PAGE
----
The Bullsh*t of Overconfidence


Truthfully, we're fascinated by bullsh*t. No kidding. Honestly. Trust us. We've written on how betting can serve as a check on bullsh*t, but most writing on the subject is opinion and conjecture. So we perked up to encounter an academic study on the topic.

Well summarized in The Economist, the study asked students how well they understood specific math concepts -- mostly real, but with the addition of several that were utter fabrication. Ask one of your friends if they remember studying "declarative fractions" in high school. If they say yes, they are up on the bull.

The seminal work on bullsh*t noted that liars conceal truth, while bullsh*tters just don’t bother to consider truth at all. For at its core, bullsh*t, inhabits knowledge or expertise that simply does not exist. The study took a shot at finding out who is best at this nefarious skill. Medals go to North America (yes, that includes you Canadians); men (which few women will find surprising); and the wealthy. According to the study, affluent North American males sit at the vortex of the bullsh*t universe.

The rationale from the study’s authors is that much bullsh*t is begat from undeserved confidence. Again, it’s not an attempt to obscure truth, just to side-step it entirely. For the best bullsh*tters also believe — against the evidence — they are more popular and have better problem-solving abilities than their peers. We've written before on the gender bias to overconfidence and the impact on investment decisions, but the connection between bullsh*t and overconfidence seems pretty tight.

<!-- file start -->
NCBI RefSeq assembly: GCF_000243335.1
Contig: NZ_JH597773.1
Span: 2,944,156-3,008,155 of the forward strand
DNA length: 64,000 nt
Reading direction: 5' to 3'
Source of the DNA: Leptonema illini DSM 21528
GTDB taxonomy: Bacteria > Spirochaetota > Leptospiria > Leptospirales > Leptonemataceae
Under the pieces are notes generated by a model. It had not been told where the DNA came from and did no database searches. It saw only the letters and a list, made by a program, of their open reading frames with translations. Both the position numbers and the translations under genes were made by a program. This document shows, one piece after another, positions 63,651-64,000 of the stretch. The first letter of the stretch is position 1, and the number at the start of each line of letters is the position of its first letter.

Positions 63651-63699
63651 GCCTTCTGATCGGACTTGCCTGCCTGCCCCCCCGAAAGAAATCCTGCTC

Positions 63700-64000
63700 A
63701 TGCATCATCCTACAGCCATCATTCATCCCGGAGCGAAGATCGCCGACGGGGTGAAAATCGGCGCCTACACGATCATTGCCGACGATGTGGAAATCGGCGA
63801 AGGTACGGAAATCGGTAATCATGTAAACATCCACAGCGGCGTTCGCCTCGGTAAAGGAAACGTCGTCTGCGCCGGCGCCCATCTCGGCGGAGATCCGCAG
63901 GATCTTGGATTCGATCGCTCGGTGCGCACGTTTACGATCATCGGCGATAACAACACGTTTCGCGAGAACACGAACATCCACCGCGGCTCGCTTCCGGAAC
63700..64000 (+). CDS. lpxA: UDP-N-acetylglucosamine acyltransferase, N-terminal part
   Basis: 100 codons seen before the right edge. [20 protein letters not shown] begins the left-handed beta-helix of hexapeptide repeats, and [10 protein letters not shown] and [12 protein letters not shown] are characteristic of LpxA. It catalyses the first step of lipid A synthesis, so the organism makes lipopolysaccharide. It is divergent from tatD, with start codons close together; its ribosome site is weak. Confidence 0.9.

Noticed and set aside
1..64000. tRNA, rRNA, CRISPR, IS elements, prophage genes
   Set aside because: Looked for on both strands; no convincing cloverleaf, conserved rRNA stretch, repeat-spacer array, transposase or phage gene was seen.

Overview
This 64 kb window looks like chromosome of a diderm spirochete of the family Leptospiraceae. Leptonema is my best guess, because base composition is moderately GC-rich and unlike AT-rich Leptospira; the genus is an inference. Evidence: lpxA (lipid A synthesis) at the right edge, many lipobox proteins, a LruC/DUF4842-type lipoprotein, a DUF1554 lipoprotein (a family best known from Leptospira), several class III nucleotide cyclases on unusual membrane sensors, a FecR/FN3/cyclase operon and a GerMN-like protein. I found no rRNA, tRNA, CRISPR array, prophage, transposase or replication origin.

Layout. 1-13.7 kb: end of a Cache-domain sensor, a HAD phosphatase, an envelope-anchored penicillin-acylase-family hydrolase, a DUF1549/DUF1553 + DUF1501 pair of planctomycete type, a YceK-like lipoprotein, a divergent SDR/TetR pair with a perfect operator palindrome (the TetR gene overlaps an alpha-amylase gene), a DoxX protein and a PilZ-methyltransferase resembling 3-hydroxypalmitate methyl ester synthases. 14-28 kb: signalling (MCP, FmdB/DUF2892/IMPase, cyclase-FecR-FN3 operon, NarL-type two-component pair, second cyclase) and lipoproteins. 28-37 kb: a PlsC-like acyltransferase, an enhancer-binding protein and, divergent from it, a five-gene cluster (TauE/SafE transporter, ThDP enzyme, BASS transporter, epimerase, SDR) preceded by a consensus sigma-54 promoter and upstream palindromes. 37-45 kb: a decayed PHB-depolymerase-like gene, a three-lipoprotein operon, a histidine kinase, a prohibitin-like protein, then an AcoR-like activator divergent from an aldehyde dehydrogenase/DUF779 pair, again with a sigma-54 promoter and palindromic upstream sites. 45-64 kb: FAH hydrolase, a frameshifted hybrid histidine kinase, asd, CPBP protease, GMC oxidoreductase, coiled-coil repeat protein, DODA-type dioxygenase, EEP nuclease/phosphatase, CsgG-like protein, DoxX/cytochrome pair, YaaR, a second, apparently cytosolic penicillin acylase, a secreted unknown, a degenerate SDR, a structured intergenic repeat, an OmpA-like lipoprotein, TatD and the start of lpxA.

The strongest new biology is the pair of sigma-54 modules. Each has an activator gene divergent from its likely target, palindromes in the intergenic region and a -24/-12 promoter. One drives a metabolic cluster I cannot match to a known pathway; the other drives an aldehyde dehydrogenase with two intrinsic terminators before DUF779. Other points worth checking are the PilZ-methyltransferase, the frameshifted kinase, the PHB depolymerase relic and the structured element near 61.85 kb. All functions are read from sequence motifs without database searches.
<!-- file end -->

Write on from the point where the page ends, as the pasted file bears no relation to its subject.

This connection is reinforced by another recent (if more polite) paper that examined the unintended benefits of overconfidence. As the summary in the NYT notes, the same bullsh*tters who fake expertise are often perceived by others to be more competent. In other words, there is a benefit to bullsh*t. And in a troubling circle, this perception of competence was then often rewarded by providing the bullsh*itter higher status. While it did not look at geography and gender, as the Times put it: 

…people who came from a higher social class were more likely to have an inflated sense of their skills — even when tests proved that they were average. This unmerited overconfidence, they found, was interpreted by strangers as competence.

The rewards to bullsh*t are particularly troubling when combined with Brandolini's Law: "the amount of energy needed to refute bullsh*t is an order of magnitude bigger than to produce it." The more bullsh*t there is, the harder to get rid of it all. Sobering thoughts for sobering times.